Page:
And I think this anecdote helps reveal the problem here. Michael doesn’t actually offer parents any practical advice. If parents aren’t supposed to say “Why are you doing this to me?” when a teen or young adult becomes “rebellious,” what are they supposed to do? I mean obviously, I have my own answers to this, and I rather think my landlady had a god approach. But the thing is, Michael’s talking to a specific audience here, an audience that is, he admits, alienating their independent-minded children. And while Michael’s saying you’re doing it wrong, he’s not actually offering any positive tools as a substitute.
The small child is often neglected and mishandled with little concern on the part of the parent because the child doesn’t possess the means to manifest his hurt. By the time the parent is forced to admit there is a problem, there is a war zone of obstacles between them. What a child is at four he will be at fourteen, only many times magnified. Your two-year-old whiner will be a twelve-year-old whiner. The intemperate five-year-old will be an intemperate fifteen-year-old.
Oh, Michael. Look in the mirror. You are the one advising parents to neglect and mishandle their small children. Also, nope, sorry, but what a child is at four is not what that child will be at fourteen. Children develop a lot emotionally, mentally, and psychologically during those years. Michael really needs a course on child development.
STRINGS LEFT UNTIED
A mother came to us concerned for her fourteen-year-old daughter. She had been reared in a very protected environment and was outwardly obedient, but the parents felt that there was a breach in the family ties. When given a chore, the girl would obey, but with a sullen attitude. It seemed to this mother that her daughter was tolerating the family and was not at all pleased with the company. There were periods of withdrawal. She seemed to have her own little world. With no outward disobedience, there was nothing for which to reprimand the teenager. This mother had lost fellowship with her daughter. The strings had long ago been cut. Rebuke or discipline would be fruitless, even harmful, until the strings of mutual respect and trust were tied.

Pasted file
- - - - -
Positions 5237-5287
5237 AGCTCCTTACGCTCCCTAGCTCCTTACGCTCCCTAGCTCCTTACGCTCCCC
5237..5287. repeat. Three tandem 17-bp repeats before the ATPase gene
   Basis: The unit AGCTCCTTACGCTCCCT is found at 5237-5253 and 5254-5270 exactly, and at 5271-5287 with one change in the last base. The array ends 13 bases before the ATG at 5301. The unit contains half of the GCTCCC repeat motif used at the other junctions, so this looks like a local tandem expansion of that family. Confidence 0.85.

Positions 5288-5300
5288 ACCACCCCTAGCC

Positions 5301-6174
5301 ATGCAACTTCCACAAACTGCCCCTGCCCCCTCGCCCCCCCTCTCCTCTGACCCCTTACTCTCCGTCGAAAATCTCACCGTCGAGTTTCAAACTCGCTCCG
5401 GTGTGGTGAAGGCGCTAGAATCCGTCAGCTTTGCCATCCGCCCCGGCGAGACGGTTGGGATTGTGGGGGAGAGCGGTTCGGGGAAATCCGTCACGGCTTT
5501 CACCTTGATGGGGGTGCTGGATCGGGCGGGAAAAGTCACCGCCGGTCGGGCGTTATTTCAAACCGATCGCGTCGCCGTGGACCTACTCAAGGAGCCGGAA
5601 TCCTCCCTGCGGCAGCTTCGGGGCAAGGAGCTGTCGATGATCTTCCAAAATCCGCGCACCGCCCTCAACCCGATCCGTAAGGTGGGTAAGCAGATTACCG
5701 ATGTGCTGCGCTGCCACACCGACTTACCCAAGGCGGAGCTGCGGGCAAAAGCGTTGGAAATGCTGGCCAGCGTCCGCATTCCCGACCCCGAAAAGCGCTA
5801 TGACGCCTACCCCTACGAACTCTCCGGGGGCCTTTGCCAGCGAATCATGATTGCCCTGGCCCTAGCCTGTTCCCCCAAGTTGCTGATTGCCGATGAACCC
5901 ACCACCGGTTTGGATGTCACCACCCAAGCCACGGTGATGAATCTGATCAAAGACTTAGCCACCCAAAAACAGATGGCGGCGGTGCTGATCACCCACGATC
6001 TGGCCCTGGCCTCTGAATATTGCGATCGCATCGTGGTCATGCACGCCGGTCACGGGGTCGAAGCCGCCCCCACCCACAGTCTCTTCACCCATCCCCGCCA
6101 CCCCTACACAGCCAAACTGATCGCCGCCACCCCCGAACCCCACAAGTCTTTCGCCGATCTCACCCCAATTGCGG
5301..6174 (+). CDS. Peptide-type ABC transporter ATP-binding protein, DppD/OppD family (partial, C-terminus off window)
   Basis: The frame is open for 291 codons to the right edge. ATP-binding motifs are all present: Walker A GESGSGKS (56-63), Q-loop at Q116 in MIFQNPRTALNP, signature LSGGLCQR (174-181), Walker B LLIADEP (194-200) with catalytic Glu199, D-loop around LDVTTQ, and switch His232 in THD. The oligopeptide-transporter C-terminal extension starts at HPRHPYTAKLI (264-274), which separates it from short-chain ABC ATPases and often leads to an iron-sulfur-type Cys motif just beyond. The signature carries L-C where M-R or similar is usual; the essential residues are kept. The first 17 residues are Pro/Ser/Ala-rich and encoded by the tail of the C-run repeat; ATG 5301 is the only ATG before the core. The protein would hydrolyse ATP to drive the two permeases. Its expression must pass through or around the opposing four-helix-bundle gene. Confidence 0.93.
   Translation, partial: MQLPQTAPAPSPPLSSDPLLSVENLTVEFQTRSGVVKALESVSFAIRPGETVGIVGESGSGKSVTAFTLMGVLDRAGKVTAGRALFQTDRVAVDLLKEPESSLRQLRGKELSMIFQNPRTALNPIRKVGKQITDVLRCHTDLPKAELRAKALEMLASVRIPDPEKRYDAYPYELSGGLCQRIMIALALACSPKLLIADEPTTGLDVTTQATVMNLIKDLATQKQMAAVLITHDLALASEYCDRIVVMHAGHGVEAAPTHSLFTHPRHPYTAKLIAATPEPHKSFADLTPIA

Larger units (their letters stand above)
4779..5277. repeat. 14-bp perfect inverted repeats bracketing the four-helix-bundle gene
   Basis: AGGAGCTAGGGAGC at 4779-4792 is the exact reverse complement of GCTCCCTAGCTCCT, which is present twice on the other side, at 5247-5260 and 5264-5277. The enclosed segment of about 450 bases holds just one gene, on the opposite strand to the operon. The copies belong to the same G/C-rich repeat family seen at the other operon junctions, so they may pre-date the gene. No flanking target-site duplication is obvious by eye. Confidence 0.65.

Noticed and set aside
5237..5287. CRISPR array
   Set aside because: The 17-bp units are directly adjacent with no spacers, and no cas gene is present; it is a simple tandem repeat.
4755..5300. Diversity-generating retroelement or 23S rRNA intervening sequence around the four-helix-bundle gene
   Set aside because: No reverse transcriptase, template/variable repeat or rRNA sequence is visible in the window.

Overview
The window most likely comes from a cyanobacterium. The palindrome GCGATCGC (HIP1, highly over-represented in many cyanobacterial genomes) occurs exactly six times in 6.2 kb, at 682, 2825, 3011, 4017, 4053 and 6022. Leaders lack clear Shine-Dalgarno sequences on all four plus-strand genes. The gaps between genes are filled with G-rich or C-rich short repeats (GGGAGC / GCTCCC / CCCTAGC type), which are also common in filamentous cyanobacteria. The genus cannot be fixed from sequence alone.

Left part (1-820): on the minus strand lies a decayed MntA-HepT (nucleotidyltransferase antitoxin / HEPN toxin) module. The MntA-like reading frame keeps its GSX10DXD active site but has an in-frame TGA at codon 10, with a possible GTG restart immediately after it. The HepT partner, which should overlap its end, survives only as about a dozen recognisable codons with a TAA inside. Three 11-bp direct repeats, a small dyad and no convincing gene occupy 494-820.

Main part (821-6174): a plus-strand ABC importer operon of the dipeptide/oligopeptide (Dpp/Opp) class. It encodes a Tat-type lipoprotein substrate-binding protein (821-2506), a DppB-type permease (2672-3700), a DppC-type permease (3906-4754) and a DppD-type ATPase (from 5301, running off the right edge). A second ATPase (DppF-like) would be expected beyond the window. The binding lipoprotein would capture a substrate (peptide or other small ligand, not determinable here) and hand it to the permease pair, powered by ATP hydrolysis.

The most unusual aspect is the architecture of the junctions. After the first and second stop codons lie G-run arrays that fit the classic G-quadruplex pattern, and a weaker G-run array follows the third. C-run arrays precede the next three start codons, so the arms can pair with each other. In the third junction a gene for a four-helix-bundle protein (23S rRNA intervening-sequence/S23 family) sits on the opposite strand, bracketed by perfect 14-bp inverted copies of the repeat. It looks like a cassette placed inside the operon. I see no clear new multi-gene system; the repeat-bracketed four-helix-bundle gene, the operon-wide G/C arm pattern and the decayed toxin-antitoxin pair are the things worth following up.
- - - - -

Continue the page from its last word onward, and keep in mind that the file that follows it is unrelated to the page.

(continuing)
I’m pretty sure this is the same story that Michael went over in more detail in the end of the previous chapter. First, I’m disturbed with the lack of ability to give a child emotional freedom. It’s bad enough that they would completely rob a child of physical freedom by enforcing complete obedience on her, but when they go for her mind and her emotional state, I start to lose it. I remember being on the receiving side of that, and it is not pretty.
And then, once again, there is no actual practical advice here. Build mutual respect and trust—and this coming from a man who says that yes, a child wanting independence is rebellion. How do you build respect or trust when that is the foundation? How could that ever not feel like manipulation to a child? Honestly, this whole tying strings bit just sounds so suffocating. And you know why? Because the strings have strings attached. We’re not talking about parents simply loving and accepting children, we’re talking about parents pulling out all the stops to get their children to follow one very specific path in life. Michael may take issue with some parents’ methods, but he does agree with their ultimate goal—to train up a child in the way he should go.